Dr. Fuhrman has more emphasis on vegetables, and achieving lean weight. In my opinion, Dr. Fuhrman has improved upon the program of the others. All are excellent.

We on this board are thrilled to be helpful. Please stop by to tell us how things are going. Please do not hesitate to ask any question or contribute or chat. Among us, we have a lot of knowledge, actually.

Please thank your cardiologist. Maybe your cardiologist has not heard of some of the info here.

Oh, by the way. For many people, the need for the Prilosec just goes away, when eating this way. We are all individuals.

Best regards, EngineerGuy(Stacy)
 
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heathers82 replied to engineerguy's response:
Thank you so very much for your informative and supportive response. I have to admit, I think I cried the first 10 days just trying to figure out what to eat. Today has been one month since his cardiac catheterization and one month since we have adopted the diet. I have lost 22.5 lbs an he has lost 28 lbs (and also went from a 46 waist pant to a 40 waist pant). The part that I find most frustrating currently in this lifestyle is the complete avoidance of oils. Admittedly, we have had some oil, mostly unknowingly and after the fact (from not so great label research). I have a feeling of guilt and worry (what if that one oversight added more plaque in a vessel???) that every time we slip and have some oil or eat a product that we later realize had egg or dairy product in it. He had his cholesterol drawn a few days ago and he has his first cardiology follow up appointment on Thursday, so I'm quite anxious to see what has happened to his numbers. I would be a liar to say I wouldn't be crushed if there wasn't a measurable improvement. I will keep you updated and appreciate everyone's interest and support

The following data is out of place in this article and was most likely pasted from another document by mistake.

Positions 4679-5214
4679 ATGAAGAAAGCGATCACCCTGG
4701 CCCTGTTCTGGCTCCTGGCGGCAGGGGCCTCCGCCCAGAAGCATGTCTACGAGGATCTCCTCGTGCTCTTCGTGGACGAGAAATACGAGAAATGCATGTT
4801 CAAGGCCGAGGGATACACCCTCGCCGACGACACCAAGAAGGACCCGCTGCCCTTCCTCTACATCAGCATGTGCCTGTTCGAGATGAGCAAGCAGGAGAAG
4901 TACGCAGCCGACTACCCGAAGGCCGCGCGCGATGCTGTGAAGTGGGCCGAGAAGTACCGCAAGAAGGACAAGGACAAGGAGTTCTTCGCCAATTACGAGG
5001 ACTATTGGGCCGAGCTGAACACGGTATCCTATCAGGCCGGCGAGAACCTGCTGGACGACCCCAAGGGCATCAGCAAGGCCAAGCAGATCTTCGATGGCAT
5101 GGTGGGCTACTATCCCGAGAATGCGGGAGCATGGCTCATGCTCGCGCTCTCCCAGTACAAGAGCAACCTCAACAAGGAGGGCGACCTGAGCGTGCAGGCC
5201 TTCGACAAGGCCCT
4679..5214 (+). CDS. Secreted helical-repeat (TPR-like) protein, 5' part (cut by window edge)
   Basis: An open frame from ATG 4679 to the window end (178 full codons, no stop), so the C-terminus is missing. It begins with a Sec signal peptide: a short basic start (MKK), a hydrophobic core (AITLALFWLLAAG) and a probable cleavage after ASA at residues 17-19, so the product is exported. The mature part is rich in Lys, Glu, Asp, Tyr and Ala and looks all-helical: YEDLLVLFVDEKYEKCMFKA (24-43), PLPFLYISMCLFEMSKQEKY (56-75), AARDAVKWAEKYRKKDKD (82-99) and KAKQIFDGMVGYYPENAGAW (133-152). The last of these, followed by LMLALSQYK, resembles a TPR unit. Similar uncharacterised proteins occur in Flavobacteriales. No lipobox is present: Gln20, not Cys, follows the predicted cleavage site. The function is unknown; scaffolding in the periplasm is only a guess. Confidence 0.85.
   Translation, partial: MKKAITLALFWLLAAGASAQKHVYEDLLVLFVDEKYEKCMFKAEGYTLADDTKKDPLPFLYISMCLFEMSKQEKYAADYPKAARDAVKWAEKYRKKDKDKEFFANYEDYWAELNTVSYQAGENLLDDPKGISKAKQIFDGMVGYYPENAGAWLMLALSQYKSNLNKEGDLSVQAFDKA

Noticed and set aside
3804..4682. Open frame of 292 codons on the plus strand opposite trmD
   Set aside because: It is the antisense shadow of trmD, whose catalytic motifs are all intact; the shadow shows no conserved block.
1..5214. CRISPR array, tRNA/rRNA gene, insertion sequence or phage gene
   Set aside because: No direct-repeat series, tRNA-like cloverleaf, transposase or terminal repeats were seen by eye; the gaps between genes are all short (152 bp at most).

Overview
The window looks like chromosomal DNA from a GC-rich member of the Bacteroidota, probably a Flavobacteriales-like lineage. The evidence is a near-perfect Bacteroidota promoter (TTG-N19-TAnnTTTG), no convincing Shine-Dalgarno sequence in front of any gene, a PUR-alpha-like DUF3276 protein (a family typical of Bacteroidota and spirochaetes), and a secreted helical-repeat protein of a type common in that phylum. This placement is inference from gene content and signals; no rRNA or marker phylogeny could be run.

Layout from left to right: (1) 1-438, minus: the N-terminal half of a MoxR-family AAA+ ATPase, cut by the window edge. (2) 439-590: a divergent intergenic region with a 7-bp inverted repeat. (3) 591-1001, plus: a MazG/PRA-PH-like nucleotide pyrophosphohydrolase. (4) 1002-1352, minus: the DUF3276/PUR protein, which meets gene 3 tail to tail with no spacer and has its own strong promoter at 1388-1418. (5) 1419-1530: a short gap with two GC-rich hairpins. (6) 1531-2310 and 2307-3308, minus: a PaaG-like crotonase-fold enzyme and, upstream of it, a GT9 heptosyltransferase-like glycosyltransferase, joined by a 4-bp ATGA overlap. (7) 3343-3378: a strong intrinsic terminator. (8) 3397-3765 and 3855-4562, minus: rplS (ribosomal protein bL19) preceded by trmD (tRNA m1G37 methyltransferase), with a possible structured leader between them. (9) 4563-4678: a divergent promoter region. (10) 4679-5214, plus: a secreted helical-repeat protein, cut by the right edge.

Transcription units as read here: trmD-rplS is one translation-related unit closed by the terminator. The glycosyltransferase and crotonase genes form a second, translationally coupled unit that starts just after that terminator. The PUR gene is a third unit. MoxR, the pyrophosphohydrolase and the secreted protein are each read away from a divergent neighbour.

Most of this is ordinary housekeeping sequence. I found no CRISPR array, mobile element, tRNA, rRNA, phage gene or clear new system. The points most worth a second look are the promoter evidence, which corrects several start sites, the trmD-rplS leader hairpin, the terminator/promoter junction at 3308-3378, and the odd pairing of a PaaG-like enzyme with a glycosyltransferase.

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max9821 replied to heathers82's response:
Please do keep us updated. You might also want to go on drmcdougall.com

I am not young. I have children older than your husband. But I recovered from an MI and v fib and coding. I had a stent placed in the obtuse marginal artery. One artery was 100% blocked but had collaterals.

From day one in the hospital I ate whole food plant based no fat. Really--zero fat. It is easier to eat this way in a restaurant than a hospital. While my roommates in intensive care and the cardiac care were ordering bacon and eggs for breakfast, I ordered plain oatmeal, no milk and a banana to mash up in it and whatever fruit I could get.

For lunch and dinner both, the only thing I could order was plain baked potato, about a quarter cup of some boiled soggy vegetable and more fruit. For three days. At that point I wasn't even tempted by the roast beef and chocolate cake and ice cream my heart patient roommates were ordering.

After a day in intensive care I walked through three buildings to get to the cardiac care unit. Several nurses standing around the desk stared at me wide eyed then started to laugh. One of them said I was the only patient they ever had who walked onto their unit. All the others were wheeled in.

I exercised in the hospital and took cardiac rehab very seriously. Maybe your husband can get into such a program.